In the last few days, we've seen an extraordinary wave of announcements by governments in Europe, particularly its eastern part, that they would not be ratifying ACTA immediately. That sequence of events, culminating in today's news that Germany, too, would be holding off, has suddenly made lots of people sit up and take notice.
But even against that tumultuous background, few of us would have expected that two of the most serious business publications in Europe, The Economist and Financial Times, would both go much further than simply noting the problems the treaty now faces, and declare that ACTA is pretty much dead.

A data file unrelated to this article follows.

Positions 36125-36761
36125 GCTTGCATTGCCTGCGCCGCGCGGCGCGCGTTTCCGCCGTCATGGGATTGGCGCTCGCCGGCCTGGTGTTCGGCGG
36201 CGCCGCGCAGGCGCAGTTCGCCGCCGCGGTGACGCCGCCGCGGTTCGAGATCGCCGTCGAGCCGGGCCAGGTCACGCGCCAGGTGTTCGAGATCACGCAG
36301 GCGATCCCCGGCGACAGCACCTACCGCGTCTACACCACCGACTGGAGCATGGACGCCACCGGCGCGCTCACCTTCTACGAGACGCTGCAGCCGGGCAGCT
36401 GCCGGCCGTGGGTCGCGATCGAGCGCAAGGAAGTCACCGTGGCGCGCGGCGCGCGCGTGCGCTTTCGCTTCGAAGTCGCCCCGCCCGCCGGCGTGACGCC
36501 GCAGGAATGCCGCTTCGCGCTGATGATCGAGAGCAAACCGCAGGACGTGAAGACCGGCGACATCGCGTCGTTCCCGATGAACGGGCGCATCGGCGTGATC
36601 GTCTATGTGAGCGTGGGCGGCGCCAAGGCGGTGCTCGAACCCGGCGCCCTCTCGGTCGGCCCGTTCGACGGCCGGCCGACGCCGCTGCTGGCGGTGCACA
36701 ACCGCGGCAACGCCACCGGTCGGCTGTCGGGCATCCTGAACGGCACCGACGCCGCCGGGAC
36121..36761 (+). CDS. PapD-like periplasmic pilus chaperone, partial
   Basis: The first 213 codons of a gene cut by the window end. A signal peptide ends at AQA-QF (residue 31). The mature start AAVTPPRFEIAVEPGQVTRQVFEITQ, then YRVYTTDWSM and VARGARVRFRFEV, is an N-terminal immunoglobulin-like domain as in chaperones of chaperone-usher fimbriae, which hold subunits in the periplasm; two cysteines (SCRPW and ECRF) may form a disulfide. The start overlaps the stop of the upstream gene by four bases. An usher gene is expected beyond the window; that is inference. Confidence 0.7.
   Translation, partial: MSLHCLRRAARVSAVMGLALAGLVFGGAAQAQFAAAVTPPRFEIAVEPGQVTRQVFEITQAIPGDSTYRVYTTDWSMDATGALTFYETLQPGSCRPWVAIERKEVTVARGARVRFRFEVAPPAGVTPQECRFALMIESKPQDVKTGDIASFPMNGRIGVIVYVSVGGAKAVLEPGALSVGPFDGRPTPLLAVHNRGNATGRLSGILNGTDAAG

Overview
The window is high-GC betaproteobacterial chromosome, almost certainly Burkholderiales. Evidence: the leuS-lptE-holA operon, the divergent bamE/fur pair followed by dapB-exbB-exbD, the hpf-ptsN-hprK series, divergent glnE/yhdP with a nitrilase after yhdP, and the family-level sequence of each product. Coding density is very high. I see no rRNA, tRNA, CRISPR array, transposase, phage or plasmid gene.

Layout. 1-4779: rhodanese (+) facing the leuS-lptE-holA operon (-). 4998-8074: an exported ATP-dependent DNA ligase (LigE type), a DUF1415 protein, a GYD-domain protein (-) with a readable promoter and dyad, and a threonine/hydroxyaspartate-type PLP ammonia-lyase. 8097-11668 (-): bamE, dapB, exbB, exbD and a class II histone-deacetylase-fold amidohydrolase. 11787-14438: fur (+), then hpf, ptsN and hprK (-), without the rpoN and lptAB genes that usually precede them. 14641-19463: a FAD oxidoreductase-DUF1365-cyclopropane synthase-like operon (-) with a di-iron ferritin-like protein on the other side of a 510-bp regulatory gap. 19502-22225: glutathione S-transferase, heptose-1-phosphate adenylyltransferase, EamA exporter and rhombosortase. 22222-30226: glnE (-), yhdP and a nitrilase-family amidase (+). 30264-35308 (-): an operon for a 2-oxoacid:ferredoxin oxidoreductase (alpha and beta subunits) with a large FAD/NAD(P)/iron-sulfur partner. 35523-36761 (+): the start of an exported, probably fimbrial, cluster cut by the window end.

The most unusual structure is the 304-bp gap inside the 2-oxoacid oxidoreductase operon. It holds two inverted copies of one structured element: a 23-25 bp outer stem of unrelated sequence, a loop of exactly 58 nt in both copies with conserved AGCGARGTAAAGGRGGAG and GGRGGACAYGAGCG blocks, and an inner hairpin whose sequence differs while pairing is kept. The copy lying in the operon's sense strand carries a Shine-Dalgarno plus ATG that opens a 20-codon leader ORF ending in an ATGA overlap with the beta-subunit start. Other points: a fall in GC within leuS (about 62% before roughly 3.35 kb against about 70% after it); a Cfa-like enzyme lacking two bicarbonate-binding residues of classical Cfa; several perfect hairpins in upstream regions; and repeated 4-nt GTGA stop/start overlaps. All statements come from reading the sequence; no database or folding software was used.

Under the headline "ACTA up", The Economist says: "Protests across Europe may kill an anti-piracy treaty", and points out: "Internet activists used to be dismissed as a bunch of hairy mouse-clickers with little clout. Not any more."
Do not worry.
It is not a sign that people win, it is but one more confirmation that corporations have their last saying.
They are stronger than Hollywood, than copyright holders.
Who would pay for high speed Internet if suddenly there was no content to download?
It is not freedom that wins, it is just one of those times in which freedom is convenient to bandwith sellers...